Then Page came out, dressed in all black, and shook Scott's hand and then Greg's. And got right down to business.

"So this is the guitah, eh?" Greg says, doing Page's voice and accent.

Greg was going to reach down and get it out for Page, but Halfin stopped him: "No, no, Greg, let Jimmy get it."

So Greg watched his guitar idol's face as he lifted out the guitar. Here, Greg mimics Page's look, tilting his head down, nodding, and raising his eyebrows.

"He looked over at Ross, you know, and he walked over to the bed, man, and said, 'Whoa, boy Greg, whoa, I've never seen keys like these before, what kind of keys are these?' "

Greg told him they were imperials, actually made of pearl.

Tell me about the guitar, Page said.

"Well Jimmy," Greg said, "bottom line for me, man, you guys are the greatest rock and roll band ever, man, and I wanted to build something in tribute to you."

Greg started getting a little choked up. Page stood the guitar on the headboard of his bed and looked at Halfin.

"Ross, I need a picture with the guitah, eh?" Greg remembers him saying.

Page then took the guitar, strummed it and said, "Oh, nice tone, nice tone."

He looked up at Greg.

"Greg, let's do a picture, eh?"


So Greg handed his camera to Halfin, who took the shot. Jimmy Page, Greg's Zeppelin guitar, and Greg.

They talked a little bit more, then just before leaving Halfin turned to Page.

"Hey, Jimmy, sign Greg's book here."

At this point in the story, Greg's out of "man"s and he wordlessly shrugs a look of disbelief.

Page signed his book: "To Greg, Rock On, Jimmy Page."

And Greg has a big, blown-up print of the photo that was taken that day in New York. He pulls it out and holds it up.

"That's The Man right there," he says, pointing at Page, "and you see me, I came prepared."

And there's Greg, wearing a Led Zeppelin T-shirt, ready to rock on.

Lon Wagner, (757) 446-2341, lon.wagner@pilotonline.com

Link to comment
Share on other sites

click to see original article and photos

Chesapeake man tells tales on his collection of 250 guitars


What a great story! Thanks for sharing it. I love reading things like that. How fortunate that Chesapeake man is to be able to pursue his passion and then to meet his idol.

Next time someone trots out the line about Halfin being an asshole, show them this story.

Thanks for the link.

Good point. “You never really understand a person until you consider things from his point of view, until you climb inside his skin and walk around in it.”

Link to comment
Share on other sites

Nice story, Is there the actual picture they speak about anywhere? Would love to see it.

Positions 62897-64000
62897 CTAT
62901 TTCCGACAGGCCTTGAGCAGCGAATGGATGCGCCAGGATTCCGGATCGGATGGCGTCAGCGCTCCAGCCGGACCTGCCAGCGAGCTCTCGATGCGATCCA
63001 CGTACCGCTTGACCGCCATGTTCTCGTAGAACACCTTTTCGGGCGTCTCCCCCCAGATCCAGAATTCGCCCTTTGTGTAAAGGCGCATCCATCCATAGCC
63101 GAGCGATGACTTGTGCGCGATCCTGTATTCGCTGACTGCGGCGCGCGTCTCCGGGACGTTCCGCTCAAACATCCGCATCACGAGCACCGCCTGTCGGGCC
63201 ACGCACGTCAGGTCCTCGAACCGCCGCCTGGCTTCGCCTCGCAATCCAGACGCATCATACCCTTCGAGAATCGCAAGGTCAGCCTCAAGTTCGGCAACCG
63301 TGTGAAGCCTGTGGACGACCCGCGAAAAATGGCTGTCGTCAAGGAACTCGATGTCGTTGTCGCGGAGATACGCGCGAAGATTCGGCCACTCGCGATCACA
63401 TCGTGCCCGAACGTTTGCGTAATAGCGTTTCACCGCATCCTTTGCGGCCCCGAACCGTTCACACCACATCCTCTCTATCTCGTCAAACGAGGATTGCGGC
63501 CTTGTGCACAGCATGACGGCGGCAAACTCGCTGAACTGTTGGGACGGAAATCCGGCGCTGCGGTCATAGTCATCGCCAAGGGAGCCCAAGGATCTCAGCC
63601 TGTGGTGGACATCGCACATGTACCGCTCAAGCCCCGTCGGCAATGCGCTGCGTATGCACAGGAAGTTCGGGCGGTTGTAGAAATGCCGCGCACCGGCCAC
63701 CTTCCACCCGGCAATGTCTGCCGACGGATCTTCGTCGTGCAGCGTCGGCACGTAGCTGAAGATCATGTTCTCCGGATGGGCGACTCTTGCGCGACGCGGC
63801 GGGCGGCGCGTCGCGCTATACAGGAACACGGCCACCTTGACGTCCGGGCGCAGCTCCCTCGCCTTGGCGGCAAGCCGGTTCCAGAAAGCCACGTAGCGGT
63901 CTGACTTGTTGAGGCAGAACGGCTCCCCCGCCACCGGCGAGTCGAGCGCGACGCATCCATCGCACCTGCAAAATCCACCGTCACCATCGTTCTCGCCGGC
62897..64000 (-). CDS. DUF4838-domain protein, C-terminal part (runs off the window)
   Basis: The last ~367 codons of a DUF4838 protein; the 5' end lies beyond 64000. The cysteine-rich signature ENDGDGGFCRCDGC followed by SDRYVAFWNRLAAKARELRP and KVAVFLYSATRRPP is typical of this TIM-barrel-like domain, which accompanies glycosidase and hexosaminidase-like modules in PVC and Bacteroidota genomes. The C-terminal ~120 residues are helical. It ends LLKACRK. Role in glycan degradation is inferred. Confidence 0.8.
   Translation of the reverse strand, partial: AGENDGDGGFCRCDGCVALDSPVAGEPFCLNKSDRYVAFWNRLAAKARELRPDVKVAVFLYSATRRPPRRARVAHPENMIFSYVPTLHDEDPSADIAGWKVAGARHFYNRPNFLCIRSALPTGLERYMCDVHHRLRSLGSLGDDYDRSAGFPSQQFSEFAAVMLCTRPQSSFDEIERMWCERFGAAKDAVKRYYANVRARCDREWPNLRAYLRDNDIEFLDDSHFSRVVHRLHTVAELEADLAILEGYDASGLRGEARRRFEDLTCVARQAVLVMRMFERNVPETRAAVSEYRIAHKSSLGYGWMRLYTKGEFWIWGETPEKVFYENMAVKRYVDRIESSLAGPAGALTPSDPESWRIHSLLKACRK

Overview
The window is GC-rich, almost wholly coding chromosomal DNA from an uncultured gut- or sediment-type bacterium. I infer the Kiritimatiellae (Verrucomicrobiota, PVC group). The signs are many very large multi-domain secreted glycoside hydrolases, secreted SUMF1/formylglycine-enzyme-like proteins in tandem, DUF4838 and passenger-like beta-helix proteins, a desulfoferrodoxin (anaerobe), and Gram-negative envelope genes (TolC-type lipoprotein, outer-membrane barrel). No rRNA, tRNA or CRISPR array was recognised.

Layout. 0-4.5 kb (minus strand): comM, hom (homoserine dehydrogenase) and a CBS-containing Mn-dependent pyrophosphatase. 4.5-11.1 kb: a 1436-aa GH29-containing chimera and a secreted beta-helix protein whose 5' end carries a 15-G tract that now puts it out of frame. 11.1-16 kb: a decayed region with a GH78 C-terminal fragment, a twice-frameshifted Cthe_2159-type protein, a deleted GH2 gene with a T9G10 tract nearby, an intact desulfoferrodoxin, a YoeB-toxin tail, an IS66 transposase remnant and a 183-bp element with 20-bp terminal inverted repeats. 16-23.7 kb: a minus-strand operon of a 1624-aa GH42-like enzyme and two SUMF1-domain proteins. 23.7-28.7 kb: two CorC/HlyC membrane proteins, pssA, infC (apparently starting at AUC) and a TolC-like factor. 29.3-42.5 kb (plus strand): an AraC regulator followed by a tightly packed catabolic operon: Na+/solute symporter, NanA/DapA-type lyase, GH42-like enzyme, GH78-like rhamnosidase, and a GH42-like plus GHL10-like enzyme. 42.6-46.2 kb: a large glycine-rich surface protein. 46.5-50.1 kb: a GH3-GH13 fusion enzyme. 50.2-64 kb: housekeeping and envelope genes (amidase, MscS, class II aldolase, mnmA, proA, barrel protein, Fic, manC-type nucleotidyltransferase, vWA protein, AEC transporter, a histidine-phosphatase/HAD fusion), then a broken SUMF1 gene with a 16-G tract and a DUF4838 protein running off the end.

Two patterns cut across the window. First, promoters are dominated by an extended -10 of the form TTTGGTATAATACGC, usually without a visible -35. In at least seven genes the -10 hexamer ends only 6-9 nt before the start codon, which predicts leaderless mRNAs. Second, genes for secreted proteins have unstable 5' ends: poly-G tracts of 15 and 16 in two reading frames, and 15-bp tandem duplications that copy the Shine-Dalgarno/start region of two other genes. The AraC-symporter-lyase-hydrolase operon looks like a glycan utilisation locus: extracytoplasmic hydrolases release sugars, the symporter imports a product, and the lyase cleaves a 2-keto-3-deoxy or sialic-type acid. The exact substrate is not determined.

take the link and notice the guy with the zeppelin 3 guitar. click on "slideshow" to see the others.

Link to comment
Share on other sites

take the link and notice the guy with the zeppelin 3 guitar. click on "slideshow" to see the others.

Hey, where does it say slideshow? All I could get were pics of his guitars.

Link to comment
Share on other sites

Hey, where does it say slideshow? All I could get were pics of his guitars.

See the picture, right? There is a "click for more" link right by it that you can use to see the rest of the photos.

It's a nice little story, thanks for posting.

Link to comment
Share on other sites

Great story! I was just hoping for the happy ending to be that Jimmy actually signed the guitar for him but actually I guess I'd rather have my pic with Jimmy :)

Yeah me too.

Now that guy's a real Led Zeppelin fan... cool guy.

Link to comment
Share on other sites

Next time someone trots out the line about Halfin being an asshole, show them this story.

Thanks for the link.

That's true; it was RH and a case of "being in the right place at the right time" that made it all happen for this gentleman. Plus good karma. It's nice to read stories like this.

Link to comment
Share on other sites

I enjoyed that, thanks.

FWIW, I couldn't view the images either. I clicked the link and got the article, but link to view more images gave me a 'page not found'. I'd really like a glimpse of the guitar described in the article... sounds cool. B)

Link to comment
Share on other sites

I enjoyed that, thanks.

FWIW, I couldn't view the images either. I clicked the link and got the article, but link to view more images gave me a 'page not found'. I'd really like a glimpse of the guitar described in the article... sounds cool. B)

the guitar in the article is pictured right next to the article. (left)

directly below that picture is a link for more....it works.

Link to comment
Share on other sites

Link to comment
Share on other sites


This topic is now archived and is closed to further replies.

  • Create New...